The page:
Here's a passage from that first "novel," recounting a fictional account of "Wild Bill" Hickok (a real-life friend to Cody) talking to Cody's mother:

Yes, ma'am, Buffalo Bill is just as good as was ever made, no matter whar you find him. I've been his mate now goin' on three year, and I've tried him in all kinds of weather," said Wild Bill. "There isn't a bit of white in his liver, nor no black in his heart. What he says and does is as open as day, and when he goes in for a fight he don't ask to see the hand he has got to play against, but he makes 'em show afore he's through. Bill is ahead of wild cats, twenty to one, and I'm jist the man to be my pile on proving it.
Sitting Bull and Buffalo Bill
Lakota leader Sitting Bull joined Buffalo Bill's Wild West show in 1885.
Library of Congress

Only a few years later, Buntline (the pseudonym of Edward Zane Carroll Judson) encouraged Cody to take up stage acting, pushing him into a role he was born to play: himself. And Cody played it to the hilt, touring in plays with Hickok and others when he wasn't scouting or leading hunting parties in the West.

In 1884, he formed "Buffalo Bill's Wild West," a circus-like spectacle that at times featured real-life Lakota ChiefSitting Bull, made a star of sharpshooting Annie Oakley, and generally tried to portray Native Americans and others in a positive light.

"He was a natural showman, really. He took to it, and he did develop," Johnston says. "We have two audio recordings of Buffalo Bill [you can hear them here] and his voice was very deep, resounding. He almost sounds like a Shakespearean actor. You could really tell that this was a guy who really perfected his speaking voice and could really project to a large crowd."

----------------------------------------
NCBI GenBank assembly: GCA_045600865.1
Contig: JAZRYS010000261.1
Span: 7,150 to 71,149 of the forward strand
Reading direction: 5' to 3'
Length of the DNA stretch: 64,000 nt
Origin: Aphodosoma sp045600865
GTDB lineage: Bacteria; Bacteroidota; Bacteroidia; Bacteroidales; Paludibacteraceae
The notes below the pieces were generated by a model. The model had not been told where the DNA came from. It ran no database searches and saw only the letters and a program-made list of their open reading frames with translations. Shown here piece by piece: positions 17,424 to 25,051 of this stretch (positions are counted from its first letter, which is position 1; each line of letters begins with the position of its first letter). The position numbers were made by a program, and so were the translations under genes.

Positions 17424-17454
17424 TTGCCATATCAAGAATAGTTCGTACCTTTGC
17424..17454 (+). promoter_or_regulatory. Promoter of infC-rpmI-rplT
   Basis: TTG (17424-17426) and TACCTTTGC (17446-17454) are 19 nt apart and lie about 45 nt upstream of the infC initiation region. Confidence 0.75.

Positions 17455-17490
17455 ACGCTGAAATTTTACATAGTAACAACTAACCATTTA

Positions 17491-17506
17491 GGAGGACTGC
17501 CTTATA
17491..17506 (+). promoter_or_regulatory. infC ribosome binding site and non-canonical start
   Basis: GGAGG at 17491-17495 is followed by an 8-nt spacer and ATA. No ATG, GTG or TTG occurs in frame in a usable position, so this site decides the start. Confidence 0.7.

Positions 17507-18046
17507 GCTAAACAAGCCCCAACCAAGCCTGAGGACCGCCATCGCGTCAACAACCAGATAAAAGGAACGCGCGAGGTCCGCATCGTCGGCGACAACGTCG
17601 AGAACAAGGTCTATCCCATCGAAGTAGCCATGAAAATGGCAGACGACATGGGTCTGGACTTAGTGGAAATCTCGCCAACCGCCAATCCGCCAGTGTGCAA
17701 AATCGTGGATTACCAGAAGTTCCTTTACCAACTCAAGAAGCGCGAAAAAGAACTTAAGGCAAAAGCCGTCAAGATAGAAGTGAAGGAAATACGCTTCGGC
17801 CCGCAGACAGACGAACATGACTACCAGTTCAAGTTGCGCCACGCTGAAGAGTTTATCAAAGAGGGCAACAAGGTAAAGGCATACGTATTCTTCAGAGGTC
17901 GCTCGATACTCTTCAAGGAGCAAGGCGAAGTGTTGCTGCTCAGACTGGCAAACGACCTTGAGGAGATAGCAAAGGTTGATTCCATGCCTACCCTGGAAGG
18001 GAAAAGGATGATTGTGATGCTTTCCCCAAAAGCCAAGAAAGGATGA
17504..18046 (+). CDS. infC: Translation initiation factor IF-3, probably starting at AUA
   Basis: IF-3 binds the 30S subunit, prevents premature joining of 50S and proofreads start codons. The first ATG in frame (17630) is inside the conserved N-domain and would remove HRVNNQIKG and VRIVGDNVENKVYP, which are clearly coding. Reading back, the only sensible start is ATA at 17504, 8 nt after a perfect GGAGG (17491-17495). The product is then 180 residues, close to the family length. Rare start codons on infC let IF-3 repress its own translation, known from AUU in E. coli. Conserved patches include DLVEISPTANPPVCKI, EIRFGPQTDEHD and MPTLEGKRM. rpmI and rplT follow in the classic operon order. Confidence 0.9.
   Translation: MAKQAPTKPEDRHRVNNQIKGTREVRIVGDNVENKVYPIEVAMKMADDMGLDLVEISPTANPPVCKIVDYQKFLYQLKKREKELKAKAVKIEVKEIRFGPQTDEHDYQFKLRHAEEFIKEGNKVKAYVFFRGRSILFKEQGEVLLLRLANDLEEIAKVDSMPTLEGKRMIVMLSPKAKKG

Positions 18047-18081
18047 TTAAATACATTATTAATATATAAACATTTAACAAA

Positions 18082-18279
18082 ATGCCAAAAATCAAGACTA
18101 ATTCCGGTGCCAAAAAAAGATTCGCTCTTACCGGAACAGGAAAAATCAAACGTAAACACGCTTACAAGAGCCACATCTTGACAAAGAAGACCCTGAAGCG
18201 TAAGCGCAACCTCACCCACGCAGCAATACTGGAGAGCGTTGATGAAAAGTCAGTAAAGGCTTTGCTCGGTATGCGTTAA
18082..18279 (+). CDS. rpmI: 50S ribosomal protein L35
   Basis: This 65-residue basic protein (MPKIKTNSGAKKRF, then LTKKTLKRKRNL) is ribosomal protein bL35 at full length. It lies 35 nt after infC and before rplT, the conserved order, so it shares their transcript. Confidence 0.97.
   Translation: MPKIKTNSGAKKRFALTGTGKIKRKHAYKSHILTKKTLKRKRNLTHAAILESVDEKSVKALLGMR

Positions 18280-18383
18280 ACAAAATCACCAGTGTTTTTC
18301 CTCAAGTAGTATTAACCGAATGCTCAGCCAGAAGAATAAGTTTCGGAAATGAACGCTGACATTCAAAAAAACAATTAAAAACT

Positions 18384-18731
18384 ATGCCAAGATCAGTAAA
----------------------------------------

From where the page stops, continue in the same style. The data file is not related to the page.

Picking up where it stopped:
Will the Real Buffalo Bill Please Stand Up?

Historian Louis S. Warren, in his 2005 biography of Cody titled, "Buffalo Bill's America: William Cody and the Wild West Show," found himself where biographers of Cody often are: stuck between truth and fiction, between the real man and the one presented to the adoring public.

"William Cody's methods of promoting his real achievements was to mingle them with colorful fictions," Warren wrote, "making his own life and myth almost (but not quite) indistinguishable to a public that was sometimes awestruck, sometimes skeptical, but almost invariably amused by his artistic pose as the real embodiment of public fantasy."


Cody tried other ventures throughout his life, including mining and ranching. He founded the town of Cody in 1895. Many of his investments failed, biting heavily into his fortune. After "Buffalo Bill's Wild West" went bankrupt, he continued to perform in other shows, until shortly before he died in 1917.

"He got tired of it, being on the road constantly. And of course that didn't help his family life ... it was a tough life," Johnston says. "I really think he was hoping he could strike it rich, sell the show for millions. But, unfortunately, the booms and the busts of the economy got to him."

Though Cody's life was one of the most well-chronicled of the time, some aspects of it (including his supposed stint as a Pony Express rider) are still disputed. Historians also now bat about the propriety of celebrating a man who killed Native Americans, contributed to the near-extinction of the buffalo, and seemed mostly a failure as a husband. (His scandalous divorce proceedings in 1904 included a charge that his long-suffering and oft-abandoned wife poisoned him.)

However he's viewed now, though, this is indisputable: For millions of people at the turn of the 20th century, Buffalo Bill Cody was the living, breathing personification of America's Wild West.

Buffalo Bill Cody
It took two trains with 50 or more cars to move the Buffalo Bill's Wild West show from one place to another.
Library of Congress